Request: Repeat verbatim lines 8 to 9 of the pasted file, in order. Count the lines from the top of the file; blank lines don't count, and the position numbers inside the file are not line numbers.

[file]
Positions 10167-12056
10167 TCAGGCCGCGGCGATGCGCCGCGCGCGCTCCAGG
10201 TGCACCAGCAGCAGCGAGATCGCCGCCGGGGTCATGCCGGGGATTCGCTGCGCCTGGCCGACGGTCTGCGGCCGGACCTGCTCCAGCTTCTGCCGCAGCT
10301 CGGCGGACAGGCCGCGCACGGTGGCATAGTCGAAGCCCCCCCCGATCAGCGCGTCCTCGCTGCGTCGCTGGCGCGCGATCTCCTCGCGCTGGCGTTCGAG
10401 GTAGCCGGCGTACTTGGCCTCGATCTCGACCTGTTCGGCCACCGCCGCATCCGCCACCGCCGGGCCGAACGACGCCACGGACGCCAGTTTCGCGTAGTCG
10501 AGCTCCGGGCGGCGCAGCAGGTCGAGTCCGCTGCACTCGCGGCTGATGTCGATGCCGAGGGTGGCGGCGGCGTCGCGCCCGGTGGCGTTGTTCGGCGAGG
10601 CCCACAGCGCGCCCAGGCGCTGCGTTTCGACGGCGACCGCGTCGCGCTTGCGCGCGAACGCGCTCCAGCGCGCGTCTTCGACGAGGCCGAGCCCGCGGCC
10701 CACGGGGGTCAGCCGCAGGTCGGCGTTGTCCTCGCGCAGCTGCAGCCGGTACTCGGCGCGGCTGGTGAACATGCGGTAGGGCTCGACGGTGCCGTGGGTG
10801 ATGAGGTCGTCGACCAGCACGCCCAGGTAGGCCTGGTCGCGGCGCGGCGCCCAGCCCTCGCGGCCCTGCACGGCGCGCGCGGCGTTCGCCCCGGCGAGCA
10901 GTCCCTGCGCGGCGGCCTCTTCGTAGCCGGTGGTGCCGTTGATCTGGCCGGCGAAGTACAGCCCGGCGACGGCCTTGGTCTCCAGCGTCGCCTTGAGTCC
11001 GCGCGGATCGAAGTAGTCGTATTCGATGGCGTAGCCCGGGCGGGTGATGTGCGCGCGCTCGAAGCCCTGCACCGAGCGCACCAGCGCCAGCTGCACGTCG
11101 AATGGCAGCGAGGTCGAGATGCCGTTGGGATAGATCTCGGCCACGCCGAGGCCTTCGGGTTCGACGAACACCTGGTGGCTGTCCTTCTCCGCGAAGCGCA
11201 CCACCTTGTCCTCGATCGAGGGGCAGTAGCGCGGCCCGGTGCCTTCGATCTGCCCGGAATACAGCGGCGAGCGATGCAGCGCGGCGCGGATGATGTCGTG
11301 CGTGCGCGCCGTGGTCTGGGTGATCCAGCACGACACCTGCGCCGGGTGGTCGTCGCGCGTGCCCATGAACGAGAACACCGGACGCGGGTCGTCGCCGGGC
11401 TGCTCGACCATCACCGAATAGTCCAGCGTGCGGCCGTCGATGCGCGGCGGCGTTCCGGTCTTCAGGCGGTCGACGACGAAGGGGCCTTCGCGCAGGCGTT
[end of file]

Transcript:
10701 CACGGGGGTCAGCCGCAGGTCGGCGTTGTCCTCGCGCAGCTGCAGCCGGTACTCGGCGCGGCTGGTGAACATGCGGTAGGGCTCGACGGTGCCGTGGGTG
10801 ATGAGGTCGTCGACCAGCACGCCCAGGTAGGCCTGGTCGCGGCGCGGCGCCCAGCCCTCGCGGCCCTGCACGGCGCGCGCGGCGTTCGCCCCGGCGAGCA